Iowans have been banned from the Iowa Capitol Complex, blocking their fundamental constitutional rights. So we sued.
In July, a number of Des Moines BLM protesters were rallying to end felony disenfranchisement in Iowa near the statehouse when police showed up to the until-then peaceful protest and started arresting people with no explanation. Chaos broke out, and a number of people were arrested. They were also told they were banned from the Iowa State Capitol complex – some for six months, and others for a year.
But the Iowa State Patrol had no authority to ban the protesters and followed no law in doing so. You can't ban citizens from exercising their right to free speech and their right to petition their government for months at a time just because you arrested them.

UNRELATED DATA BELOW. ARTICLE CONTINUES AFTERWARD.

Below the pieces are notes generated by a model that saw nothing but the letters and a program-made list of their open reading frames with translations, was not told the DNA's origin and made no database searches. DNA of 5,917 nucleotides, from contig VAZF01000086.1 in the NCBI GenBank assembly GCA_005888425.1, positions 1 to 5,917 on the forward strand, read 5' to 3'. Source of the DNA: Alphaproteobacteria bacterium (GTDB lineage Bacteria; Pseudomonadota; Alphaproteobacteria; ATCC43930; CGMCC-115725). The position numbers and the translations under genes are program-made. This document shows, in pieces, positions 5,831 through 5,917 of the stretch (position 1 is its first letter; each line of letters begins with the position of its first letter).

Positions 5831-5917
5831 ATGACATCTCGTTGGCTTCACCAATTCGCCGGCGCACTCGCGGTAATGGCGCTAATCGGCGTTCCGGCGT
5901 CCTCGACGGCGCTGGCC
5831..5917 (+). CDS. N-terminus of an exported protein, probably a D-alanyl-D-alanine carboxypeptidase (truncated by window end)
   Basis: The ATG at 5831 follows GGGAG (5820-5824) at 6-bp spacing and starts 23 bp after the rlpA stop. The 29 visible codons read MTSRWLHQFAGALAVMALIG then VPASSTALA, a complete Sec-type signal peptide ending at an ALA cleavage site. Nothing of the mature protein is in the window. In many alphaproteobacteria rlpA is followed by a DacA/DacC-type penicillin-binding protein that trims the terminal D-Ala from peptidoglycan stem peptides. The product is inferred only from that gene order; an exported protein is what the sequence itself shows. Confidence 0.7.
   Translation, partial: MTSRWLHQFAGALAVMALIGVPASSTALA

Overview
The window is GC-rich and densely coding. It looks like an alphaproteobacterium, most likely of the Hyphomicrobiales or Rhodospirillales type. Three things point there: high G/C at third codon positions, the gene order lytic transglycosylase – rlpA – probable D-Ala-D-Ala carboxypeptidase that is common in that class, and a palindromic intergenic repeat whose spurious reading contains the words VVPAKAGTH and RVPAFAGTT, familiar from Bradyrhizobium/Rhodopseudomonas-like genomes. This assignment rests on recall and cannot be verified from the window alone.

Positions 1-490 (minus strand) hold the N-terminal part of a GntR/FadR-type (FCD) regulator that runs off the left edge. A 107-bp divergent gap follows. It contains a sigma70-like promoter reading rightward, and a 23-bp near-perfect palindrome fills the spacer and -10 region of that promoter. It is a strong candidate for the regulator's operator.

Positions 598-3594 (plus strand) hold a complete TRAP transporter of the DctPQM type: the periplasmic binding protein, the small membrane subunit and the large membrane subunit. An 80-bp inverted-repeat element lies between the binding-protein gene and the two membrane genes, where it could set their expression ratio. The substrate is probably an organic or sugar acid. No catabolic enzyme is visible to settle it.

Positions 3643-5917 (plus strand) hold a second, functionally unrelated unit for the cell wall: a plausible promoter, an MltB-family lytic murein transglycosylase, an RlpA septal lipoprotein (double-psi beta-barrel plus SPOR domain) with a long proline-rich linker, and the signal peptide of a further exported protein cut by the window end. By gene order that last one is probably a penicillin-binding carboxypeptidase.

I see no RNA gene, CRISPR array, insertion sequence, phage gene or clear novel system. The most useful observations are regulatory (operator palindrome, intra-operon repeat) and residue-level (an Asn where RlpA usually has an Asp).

So on Monday, we sued.
"We are proud to represent five Des Moines BLM supporters who have been banned from the Capitol. You can't block people's right to protest in the future simply because you don't like them or think they've behaved in a way you disagree with in the past," says ACLU of Iowa Legal Director Rita Bettis Austen. "That is the worst kind of free speech violation – a prior restraint. The state has violated our clients' rights to assemble outside the Capitol and advocate for critical reforms to address systemic racism against Black people in Iowa."